*Content provided courtesy of the AARP.
The “sandwich generation” is traditionally defined as those who have a living parent and are either raising a child under age 18 or supporting an adult child. But I’d like to broaden that definition for caregivers, all of whom are sandwiched between multiple responsibilities.
We care for many layers of our family and friends (parents, children, grandchildren, grandparents, siblings, spouses, partners, neighbors, pets) while working, managing finances and households and caring for ourselves. Our lives would more accurately be described as a gigantic club sandwich — or perhaps a pressed sandwich, flattened by the pressure.
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I do not have children, but I am sandwiched between a very consuming job, a long-distance relationship, managing care for my dad, who has Alzheimer’s disease and lives with me (as well as my dad’s sick dog), handling our finances and keeping up two properties. If that’s not sandwiched, I don’t know what is.
My sister Linda is a more traditional sandwich generation caregiver: She has two young-adult sons and recently moved to Arizona to help care for my father. We are both stretched so thin, it’s difficult for us to squeeze in time for self-care.
But there are a few things I’ve learned to do so I’m not crushed under all the layers of my sandwiched life. Some suggestions:
1. Protect your own identity. I’m referring to the essence of what makes us who we are. My work is an important part of my identity, and I’ve kept that going, although I’ve had to change where and how I work. Music is also a big part of me, but I don’t have time to sing in a choir, so I sing with my dad constantly. What is the unique combination of interests and skills that makes you “you”? Find ways to incorporate them in your life, even when caregiving.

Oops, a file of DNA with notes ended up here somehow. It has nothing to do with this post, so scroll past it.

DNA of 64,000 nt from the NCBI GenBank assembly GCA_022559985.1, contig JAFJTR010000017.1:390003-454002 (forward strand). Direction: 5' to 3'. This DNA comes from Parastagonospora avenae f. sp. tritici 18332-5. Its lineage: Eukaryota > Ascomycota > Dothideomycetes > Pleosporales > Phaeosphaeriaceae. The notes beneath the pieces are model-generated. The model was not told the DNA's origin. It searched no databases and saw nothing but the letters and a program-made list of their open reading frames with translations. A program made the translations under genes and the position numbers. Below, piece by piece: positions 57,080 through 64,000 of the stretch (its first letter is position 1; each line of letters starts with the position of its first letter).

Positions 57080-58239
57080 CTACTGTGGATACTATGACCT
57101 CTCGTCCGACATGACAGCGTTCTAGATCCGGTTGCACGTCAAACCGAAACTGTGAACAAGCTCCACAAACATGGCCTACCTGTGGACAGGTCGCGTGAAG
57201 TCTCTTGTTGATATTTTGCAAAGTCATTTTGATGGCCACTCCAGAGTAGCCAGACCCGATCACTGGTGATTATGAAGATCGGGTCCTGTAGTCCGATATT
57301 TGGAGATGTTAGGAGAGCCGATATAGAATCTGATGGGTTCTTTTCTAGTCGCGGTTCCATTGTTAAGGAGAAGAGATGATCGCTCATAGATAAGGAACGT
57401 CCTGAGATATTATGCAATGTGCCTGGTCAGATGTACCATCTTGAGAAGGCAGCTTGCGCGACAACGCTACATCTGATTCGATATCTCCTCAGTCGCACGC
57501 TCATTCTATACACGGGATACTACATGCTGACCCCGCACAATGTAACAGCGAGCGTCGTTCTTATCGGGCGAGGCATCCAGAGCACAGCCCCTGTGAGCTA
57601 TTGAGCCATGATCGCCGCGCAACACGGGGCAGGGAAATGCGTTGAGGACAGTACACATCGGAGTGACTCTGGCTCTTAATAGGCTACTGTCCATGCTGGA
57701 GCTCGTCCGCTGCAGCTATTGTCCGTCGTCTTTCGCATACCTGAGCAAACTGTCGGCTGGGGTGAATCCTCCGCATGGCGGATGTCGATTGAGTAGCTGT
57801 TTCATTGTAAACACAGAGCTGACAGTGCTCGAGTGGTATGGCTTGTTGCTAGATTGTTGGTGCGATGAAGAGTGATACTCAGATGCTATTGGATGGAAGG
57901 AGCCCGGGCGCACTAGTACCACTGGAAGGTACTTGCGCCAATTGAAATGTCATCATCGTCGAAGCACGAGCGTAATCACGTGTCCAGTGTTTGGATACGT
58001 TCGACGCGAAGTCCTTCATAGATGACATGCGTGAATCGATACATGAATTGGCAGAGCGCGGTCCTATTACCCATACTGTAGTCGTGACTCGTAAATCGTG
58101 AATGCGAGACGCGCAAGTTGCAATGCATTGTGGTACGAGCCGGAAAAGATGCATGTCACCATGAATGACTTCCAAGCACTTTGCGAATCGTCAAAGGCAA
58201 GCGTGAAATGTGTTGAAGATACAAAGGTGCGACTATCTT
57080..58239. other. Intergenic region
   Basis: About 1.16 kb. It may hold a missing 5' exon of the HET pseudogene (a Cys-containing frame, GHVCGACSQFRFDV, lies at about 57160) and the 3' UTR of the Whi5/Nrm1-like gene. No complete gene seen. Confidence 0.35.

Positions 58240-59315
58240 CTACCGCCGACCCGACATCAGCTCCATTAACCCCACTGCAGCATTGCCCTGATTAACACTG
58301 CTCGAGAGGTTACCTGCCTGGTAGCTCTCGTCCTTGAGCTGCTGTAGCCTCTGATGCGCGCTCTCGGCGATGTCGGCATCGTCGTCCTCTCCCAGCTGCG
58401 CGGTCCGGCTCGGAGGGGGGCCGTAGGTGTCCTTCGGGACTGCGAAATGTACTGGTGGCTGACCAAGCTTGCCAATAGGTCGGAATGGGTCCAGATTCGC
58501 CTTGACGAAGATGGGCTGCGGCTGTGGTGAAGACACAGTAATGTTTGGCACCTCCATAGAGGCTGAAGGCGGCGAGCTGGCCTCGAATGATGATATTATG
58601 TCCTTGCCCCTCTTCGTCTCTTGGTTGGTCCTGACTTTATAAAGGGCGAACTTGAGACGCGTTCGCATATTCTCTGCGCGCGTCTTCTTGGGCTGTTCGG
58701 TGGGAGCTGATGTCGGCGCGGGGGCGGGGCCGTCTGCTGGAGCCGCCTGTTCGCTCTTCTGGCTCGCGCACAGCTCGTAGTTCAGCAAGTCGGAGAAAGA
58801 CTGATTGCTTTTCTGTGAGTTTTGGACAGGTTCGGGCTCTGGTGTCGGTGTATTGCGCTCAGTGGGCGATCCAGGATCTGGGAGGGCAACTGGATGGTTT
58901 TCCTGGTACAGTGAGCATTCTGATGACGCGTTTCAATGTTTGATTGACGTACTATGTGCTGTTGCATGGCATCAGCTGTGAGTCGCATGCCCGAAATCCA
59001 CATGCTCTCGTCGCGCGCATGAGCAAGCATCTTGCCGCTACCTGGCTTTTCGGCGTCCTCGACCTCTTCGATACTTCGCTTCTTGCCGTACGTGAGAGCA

2. Reprioritize. We may set daily, weekly and big-picture priorities, but with so many demands on our time, we have to be able to reprioritize as circumstances constantly change.
3. Get organized. There are only so many hours in the day and only so much of ourselves to spread around. You don’t have the luxury of wasting a single minute. Not naturally organized? That’s OK, you can learn. Consult a professional organizer for help.
4. Accept help. No matter how superhuman we are, no one can deal with all these layers of responsibilities alone. Get help with caregiving as well as with your own tasks — things like work, cleaning, shopping.
5. Keep filling your own tank. I can’t stress this enough. Every responsibility requires emotional and mental energy. Consider a variety of ways to refill your energy tank so you can keep going.
What have you learned as a sandwiched caregiver? Help other caregivers by posting your tips in the comments section below.
Amy Goyer is AARP’s family and caregiving expert and author of AARP’s Juggling Life, Work and Caregiving. She spends most of her time in Phoenix, where she is caring for her 92-year-old dad, Robert, who has Alzheimer’s disease. Follow her blog andaarp.org/amygoyer videos and connect with Amy on Twitter, Facebook and LinkedIn. For ongoing caregiving support from Amy and AARP, text “AMY” to 97779.